Following a thorough and independent review, the Therapeutic Goods Administration (TGA) decided that some vaccines meet the high safety, efficacy and quality standards required for use in Australia.
The TGA looks at evidence of safety and effectiveness for a range of different ages, health conditions and lifestyle factors before approving vaccines for use. This includes survivors of stroke and older people. You can read more about the TGA's decision.
In fact, older people and people with an underlying medical condition or disability, including stroke, are among those who will receive the vaccine first because of the risk of death following COVID-19 infection.
Where can I get the vaccine?
Find out where you can book a vaccination with the Australian Government's COVID-19 Vaccine Clinic Finder.
If you need help booking, you can use the Easy Vaccine Access (EVA) service. Text “Hey EVA” to 0481 611 382, and a trained person from the National Coronavirus Helpline will call you back. EVA is available every day from 7 am to 10 pm (AEST), with free interpreting.
Will I need a booster vaccination?
To keep your protection up to date, anyone over 16 years old who had their second COVID-19 vaccine 3 or more months ago is recommended to get a third dose as a booster. You can check when you received your second dose by looking at the date on your vaccination certificate.
The booster dose is particularly important for people who have risk factors for severe disease, such as older people and people with an underlying medical condition or disability, or people in a location or job with high risk of exposure.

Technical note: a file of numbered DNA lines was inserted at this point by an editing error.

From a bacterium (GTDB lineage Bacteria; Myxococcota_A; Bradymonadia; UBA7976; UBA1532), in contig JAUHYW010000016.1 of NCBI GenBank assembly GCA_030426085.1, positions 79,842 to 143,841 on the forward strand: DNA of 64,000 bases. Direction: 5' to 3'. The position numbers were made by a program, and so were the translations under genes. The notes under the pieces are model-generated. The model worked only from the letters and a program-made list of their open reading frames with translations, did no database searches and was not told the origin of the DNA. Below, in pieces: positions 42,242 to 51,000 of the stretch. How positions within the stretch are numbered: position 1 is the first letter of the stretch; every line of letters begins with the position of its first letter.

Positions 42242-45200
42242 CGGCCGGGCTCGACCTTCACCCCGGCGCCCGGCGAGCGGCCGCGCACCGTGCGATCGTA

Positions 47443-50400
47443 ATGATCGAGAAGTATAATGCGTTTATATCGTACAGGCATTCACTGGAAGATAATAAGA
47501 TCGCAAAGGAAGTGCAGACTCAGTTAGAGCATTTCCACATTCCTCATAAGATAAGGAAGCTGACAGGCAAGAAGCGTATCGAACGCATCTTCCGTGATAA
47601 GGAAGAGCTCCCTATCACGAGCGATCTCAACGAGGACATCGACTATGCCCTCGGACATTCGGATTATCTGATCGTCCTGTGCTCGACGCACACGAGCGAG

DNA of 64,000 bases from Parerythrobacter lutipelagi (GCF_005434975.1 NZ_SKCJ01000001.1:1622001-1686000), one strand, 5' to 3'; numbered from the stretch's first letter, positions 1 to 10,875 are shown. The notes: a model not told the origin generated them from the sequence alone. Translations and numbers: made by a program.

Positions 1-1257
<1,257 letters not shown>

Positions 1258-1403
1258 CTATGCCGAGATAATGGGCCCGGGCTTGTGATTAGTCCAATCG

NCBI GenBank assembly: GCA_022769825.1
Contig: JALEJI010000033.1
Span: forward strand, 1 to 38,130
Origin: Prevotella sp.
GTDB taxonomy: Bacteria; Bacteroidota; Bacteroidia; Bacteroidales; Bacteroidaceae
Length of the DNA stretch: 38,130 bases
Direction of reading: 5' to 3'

People who are at risk of severe COVID-19 illness, including people with stroke, and have had three initial doses will need a fourth dose as a booster. The fourth dose is to be given 4 months after the first booster dose.
If you have had COVID-19, you should wait 3 months after your infection before getting another vaccine.
Are there any side effects to the vaccines?
Please talk to your GP or neurologist if you have any concerns about side effects from the COVID-19 vaccination.
Like all medicines, vaccines can cause side effects, although many people don’t get any side effects at all.
The vast majority of side effects from a vaccination are mild and short-term. The most common are pain at the injection site, feeling generally unwell, tiredness, headache, muscle pain and joint pain. You can take paracetamol to treat any of these side effects.
Often the side effects are just a sign that the vaccine is doing its job: it can happen with many vaccines that some people might feel slightly unwell because their immune system is responding to the vaccination, but this is not a COVID-19 illness.